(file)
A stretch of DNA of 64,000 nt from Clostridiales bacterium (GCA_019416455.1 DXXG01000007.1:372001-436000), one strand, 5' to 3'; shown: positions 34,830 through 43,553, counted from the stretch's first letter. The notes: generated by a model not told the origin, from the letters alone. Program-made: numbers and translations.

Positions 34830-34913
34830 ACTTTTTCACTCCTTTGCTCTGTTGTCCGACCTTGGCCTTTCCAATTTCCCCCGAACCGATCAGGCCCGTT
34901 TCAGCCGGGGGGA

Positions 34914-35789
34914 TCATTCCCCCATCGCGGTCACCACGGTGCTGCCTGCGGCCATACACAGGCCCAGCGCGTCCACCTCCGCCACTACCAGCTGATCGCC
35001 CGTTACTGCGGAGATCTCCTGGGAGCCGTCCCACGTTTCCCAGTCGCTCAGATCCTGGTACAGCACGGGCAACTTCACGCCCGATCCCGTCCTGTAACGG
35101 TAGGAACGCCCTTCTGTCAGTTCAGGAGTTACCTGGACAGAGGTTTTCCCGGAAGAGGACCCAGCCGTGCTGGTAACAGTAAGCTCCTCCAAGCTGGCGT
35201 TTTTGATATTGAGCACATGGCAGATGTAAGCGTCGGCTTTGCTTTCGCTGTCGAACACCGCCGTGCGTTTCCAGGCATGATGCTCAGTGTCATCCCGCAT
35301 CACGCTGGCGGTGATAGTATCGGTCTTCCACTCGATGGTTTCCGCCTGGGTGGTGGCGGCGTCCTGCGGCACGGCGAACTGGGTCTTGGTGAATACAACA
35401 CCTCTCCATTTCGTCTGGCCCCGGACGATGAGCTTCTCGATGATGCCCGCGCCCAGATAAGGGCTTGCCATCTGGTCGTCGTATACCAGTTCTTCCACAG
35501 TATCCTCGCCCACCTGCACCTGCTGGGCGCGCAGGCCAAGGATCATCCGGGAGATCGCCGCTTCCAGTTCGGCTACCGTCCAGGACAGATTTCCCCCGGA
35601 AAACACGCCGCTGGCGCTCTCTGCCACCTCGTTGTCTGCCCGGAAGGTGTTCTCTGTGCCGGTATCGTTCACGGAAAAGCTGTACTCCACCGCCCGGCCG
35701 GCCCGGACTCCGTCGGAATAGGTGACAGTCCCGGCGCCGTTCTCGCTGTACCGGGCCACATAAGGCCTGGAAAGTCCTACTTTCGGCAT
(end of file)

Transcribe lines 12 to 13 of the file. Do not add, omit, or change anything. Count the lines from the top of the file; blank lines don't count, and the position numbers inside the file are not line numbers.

35501 TATCCTCGCCCACCTGCACCTGCTGGGCGCGCAGGCCAAGGATCATCCGGGAGATCGCCGCTTCCAGTTCGGCTACCGTCCAGGACAGATTTCCCCCGGA
35601 AAACACGCCGCTGGCGCTCTCTGCCACCTCGTTGTCTGCCCGGAAGGTGTTCTCTGTGCCGGTATCGTTCACGGAAAAGCTGTACTCCACCGCCCGGCCG